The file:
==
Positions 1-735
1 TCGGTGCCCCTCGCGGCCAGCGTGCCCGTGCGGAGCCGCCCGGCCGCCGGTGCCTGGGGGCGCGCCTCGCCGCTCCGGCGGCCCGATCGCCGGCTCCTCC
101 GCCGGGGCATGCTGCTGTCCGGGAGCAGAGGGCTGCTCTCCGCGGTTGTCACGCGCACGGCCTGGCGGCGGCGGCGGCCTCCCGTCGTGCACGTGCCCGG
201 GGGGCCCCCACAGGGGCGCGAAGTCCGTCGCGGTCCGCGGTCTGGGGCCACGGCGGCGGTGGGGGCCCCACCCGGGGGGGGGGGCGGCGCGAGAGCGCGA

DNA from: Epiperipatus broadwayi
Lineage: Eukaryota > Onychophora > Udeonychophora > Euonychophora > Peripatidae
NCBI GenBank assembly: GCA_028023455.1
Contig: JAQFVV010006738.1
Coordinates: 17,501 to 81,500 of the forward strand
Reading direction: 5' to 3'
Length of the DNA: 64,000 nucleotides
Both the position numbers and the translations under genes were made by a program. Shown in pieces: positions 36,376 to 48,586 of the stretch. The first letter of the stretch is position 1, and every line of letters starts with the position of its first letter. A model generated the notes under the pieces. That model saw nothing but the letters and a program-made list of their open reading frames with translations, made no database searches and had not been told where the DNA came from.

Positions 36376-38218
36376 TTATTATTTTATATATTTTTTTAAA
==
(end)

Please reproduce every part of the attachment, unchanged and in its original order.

Positions 1-735
1 TCGGTGCCCCTCGCGGCCAGCGTGCCCGTGCGGAGCCGCCCGGCCGCCGGTGCCTGGGGGCGCGCCTCGCCGCTCCGGCGGCCCGATCGCCGGCTCCTCC
101 GCCGGGGCATGCTGCTGTCCGGGAGCAGAGGGCTGCTCTCCGCGGTTGTCACGCGCACGGCCTGGCGGCGGCGGCGGCCTCCCGTCGTGCACGTGCCCGG
201 GGGGCCCCCACAGGGGCGCGAAGTCCGTCGCGGTCCGCGGTCTGGGGCCACGGCGGCGGTGGGGGCCCCACCCGGGGGGGGGGGCGGCGCGAGAGCGCGA

DNA from: Epiperipatus broadwayi
Lineage: Eukaryota > Onychophora > Udeonychophora > Euonychophora > Peripatidae
NCBI GenBank assembly: GCA_028023455.1
Contig: JAQFVV010006738.1
Coordinates: 17,501 to 81,500 of the forward strand
Reading direction: 5' to 3'
Length of the DNA: 64,000 nucleotides
Both the position numbers and the translations under genes were made by a program. Shown in pieces: positions 36,376 to 48,586 of the stretch. The first letter of the stretch is position 1, and every line of letters starts with the position of its first letter. A model generated the notes under the pieces. That model saw nothing but the letters and a program-made list of their open reading frames with translations, made no database searches and had not been told where the DNA came from.

Positions 36376-38218
36376 TTATTATTTTATATATTTTTTTAAA